For the next 20 years, I saw a transformation unfold in my mother’s life. She became a loving wife, caring mother, special grandmother and dedicated friend to several women who needed her. She was known as sweet Sister Shields in the churches where my dad pastored.
However, as an adult I remembered all the ways she was weak and I still did not want to be like her.
I told myself I needed to be strong, not weak. I pulled myself up by my bootstraps. I got a degree. I got a good job. I got married. I had two kids. And I got super, morbidly obese.
Food kept my emotions at an even keel on a straight and even horizontal line. Above the line was hyper-excited, angry and screaming. Below the line was depressed, sad and crying. Whenever I felt my emotions getting out of whack, I would self-medicate with high carbohydrate-laden food.
As with most addictions, it worked only for a short while until another emotion came and I would go to the thing I knew worked. Problem is, we have feelings and we can’t turn them off. There is always another emotion, which necessitated more food.
This is a much longer story than I can tell here (read my book Sweet Grace for the whole story). Suffice it to say, I realized I am a processed sugar and bread addict. Giving that up was something I had fought forever, always trying to fix it with some solution.
That’s when I understood what my mother did. Like Paul,3 she admitted her weakness. She said, “I have a problem. I’ve been trying to fix it myself. I need God’s truth to flood me with the solution.”
The solution for difficulty is never in our strength. It is always to admit our weakness and surrender to God’s perfect care.
It wasn’t until recently I realized the gift my mother gave me. By admitting her weakness and submitting to God’s authority, she gave me a road map to do the same.
When I admitted my weakness and took my hands off the solution, God became strong through me. Until then, I had tied His hands by essentially saying, “Let me just try this one more way of fixing things, then I’ll do it Your way.”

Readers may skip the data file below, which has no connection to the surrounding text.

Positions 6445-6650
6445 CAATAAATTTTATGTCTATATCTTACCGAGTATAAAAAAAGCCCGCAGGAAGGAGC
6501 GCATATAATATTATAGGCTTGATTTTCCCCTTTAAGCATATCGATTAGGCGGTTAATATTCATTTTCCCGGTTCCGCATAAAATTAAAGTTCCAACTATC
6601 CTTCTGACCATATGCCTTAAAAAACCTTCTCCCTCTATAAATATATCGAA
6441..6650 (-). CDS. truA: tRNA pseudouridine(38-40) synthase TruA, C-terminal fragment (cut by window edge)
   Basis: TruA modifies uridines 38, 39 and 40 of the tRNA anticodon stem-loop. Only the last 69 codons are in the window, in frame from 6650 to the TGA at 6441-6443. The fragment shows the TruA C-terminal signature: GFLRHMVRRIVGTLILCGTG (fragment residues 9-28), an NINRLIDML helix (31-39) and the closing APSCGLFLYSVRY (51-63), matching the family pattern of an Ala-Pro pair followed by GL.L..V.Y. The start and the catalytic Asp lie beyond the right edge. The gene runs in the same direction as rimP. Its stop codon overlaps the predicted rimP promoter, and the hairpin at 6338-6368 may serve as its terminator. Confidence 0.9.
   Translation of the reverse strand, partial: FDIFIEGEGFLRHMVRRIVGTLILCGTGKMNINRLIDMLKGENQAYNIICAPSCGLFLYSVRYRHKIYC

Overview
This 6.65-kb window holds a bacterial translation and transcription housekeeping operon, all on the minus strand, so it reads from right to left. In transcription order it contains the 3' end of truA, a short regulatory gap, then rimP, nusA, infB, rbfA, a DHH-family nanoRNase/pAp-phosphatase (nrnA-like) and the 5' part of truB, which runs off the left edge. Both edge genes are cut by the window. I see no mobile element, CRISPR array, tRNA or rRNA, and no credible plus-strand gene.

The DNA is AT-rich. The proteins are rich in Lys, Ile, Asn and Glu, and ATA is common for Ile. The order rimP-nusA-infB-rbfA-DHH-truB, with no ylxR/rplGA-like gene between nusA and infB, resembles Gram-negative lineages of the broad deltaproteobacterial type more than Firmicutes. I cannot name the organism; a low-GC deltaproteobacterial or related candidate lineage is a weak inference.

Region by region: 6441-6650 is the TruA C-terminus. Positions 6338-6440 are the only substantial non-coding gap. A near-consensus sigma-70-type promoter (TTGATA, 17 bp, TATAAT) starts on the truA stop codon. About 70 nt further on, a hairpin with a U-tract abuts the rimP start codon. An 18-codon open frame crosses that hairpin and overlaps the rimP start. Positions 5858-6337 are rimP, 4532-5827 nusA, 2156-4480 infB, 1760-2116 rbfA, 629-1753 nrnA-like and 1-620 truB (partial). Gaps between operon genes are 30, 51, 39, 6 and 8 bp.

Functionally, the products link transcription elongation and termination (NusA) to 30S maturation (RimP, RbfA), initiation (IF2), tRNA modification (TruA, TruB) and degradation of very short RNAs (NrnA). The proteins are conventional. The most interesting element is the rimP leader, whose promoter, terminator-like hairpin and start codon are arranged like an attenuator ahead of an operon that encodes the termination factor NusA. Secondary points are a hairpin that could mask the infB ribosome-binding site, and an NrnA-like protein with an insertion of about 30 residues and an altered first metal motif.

He won’t be our strength until we stop trying to fix it our way and surrender to His way.
“But he said to me, ‘My grace is sufficient for you, for my power is made perfect in weakness.’ Therefore I will boast all the more gladly about my weaknesses, so that Christ’s power may rest on me.That is why, for Christ’s sake, I delight in weaknesses, in insults, in hardships, in persecutions, in difficulties. For when I am weak, then I am strong.”3
He needs us to be active, but doing things His way and not ours. He gives us strength do it His way. He stands back and watches when we do it our way.
Whatever God has told you or shown you to do in regard to your situation is the thing He will support or show you another way.
Don’t wait for a lightning bolt to strike you. You know what it is. It is that thing you think you can’t do, but you know you must do. Do that.
1 John 1:12 AMP
2Psalm 34:4 AMP
32 Corinthians 12:9-10 NIV
Teresa Shields Parker is a wife, mother, business owner, life group leader, speaker and author of Sweet Grace: How I Lost 250 Pounds and Stopped Trying to Earn God’s Favor and Sweet Grace Study Guide: Practical Steps to Lose Weight and Overcome Sugar Addiction. Get a free chapter of her memoir on her blog at Teresa Shields Parker.com. Connect with her there or on her Facebook page.